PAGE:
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Chapter 16 Surgery and Emotion

Author: Brown, Michael
Source: Directory of Open Access Books
Publisher: Springer Nature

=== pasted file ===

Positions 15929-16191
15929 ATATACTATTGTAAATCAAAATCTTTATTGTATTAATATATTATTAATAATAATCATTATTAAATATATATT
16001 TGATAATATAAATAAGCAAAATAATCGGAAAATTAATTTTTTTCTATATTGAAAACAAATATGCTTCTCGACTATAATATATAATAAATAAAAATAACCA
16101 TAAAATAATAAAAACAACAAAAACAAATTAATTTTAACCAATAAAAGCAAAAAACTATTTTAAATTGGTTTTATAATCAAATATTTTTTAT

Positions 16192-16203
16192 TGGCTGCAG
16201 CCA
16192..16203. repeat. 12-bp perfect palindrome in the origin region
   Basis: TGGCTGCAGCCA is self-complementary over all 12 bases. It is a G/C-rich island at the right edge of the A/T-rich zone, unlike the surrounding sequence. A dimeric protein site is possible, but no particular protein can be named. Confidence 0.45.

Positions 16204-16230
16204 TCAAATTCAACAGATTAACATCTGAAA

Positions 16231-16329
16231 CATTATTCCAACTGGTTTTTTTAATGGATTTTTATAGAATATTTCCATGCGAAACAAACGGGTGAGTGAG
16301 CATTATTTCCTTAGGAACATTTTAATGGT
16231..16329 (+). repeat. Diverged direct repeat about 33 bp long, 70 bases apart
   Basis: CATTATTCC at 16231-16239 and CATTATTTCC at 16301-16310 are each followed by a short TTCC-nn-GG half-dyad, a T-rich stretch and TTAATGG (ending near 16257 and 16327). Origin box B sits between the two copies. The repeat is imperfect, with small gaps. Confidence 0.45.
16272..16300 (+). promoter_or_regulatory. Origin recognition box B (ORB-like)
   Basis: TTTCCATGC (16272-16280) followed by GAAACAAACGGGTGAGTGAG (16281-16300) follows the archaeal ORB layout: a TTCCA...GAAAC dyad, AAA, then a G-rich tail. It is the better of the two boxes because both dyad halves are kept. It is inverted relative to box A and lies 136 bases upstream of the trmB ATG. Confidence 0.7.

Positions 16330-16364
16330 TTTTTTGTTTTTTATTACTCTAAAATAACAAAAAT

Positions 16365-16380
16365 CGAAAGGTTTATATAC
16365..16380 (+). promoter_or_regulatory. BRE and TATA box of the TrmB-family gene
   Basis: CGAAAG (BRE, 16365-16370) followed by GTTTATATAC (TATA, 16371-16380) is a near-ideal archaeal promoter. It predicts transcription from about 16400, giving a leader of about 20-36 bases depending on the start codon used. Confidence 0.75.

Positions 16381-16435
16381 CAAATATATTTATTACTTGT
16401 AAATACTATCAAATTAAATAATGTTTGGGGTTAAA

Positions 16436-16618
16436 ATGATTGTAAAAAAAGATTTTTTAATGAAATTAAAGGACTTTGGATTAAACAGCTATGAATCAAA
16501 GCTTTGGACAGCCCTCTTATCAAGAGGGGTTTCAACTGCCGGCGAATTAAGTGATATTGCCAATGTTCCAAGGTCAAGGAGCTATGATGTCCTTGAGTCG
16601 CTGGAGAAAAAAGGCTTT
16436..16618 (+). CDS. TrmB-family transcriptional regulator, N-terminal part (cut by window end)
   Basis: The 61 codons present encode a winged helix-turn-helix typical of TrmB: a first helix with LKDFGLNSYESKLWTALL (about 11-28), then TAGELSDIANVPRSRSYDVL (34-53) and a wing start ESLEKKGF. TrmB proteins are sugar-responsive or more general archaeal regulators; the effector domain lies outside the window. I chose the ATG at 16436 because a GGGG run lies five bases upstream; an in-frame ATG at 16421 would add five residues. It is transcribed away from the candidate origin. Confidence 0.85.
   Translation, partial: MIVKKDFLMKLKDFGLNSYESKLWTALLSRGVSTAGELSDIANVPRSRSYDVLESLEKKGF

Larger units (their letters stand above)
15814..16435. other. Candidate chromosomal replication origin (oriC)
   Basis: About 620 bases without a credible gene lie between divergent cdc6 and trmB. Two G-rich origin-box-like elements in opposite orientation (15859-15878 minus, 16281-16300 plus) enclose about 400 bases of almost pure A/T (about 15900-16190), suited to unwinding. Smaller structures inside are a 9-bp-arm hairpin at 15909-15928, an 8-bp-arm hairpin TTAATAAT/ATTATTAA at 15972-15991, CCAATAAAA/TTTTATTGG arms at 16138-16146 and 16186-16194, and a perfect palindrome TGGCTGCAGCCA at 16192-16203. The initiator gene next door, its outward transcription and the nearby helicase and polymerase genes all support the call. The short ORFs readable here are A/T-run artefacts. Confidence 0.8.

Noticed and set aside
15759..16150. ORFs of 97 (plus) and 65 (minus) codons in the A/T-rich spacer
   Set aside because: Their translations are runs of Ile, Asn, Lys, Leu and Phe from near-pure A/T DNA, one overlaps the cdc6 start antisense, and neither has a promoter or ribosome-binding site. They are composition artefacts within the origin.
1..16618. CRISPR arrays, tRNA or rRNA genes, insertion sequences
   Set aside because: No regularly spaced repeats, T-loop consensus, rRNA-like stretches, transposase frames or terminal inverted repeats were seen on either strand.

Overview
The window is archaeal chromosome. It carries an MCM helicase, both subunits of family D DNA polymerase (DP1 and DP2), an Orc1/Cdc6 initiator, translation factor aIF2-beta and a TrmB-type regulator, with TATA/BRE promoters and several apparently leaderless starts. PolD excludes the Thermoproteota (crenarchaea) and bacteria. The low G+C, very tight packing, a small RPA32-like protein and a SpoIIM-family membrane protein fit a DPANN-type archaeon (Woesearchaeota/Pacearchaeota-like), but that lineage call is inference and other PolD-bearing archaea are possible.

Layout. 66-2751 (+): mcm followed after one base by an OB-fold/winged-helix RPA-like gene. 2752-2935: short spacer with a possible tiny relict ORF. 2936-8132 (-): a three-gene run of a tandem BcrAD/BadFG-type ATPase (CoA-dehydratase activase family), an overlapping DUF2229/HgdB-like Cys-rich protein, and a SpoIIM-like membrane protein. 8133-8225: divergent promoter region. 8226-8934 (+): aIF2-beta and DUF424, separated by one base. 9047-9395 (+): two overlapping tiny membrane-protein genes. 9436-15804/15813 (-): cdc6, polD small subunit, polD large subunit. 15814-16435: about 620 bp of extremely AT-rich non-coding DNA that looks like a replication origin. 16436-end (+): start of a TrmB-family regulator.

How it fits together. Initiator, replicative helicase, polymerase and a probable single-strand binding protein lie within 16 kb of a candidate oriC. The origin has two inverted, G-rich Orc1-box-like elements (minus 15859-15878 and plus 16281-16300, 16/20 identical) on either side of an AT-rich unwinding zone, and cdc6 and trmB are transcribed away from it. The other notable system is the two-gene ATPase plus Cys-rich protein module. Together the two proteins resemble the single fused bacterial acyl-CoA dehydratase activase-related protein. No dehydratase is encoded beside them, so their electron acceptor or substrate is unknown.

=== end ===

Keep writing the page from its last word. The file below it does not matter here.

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In this chapter I have endeavoured to demonstrate the ways in which an approach that takes the emotions seriously might nuance and complicate our understandings of the history of pre-anaesthetic surgery. In general, historians have tended to focus on the operations of surgical dispassion, or what we might now term clinical detachment. What this research suggests, however, is that compassion and emotional expression played a surprisingly important role in shaping the cultures of early nineteenth-century operative surgery as well as the identities of its practitioners. In the decades immediately preceding the advent of anaesthesia, pain became a central concern of surgical discourse and the response to this concern was shaped by the cultures of sentiment and sensibility. However, this culture of compassion was no ‘natural’ reaction to a self-evident problem. Rather, it was a culturally and historically contingent phenomenon which could be harnessed to the ideologies and ambitions of medical reform. In the hands of men like John Bell and Thomas Wakley, the image of the surgeon as a man of refined and honest sentiment was linked to a critique of the medical and surgical ancien regime, providing an idealised representation of a more expert, meritocratic and altruistic profession.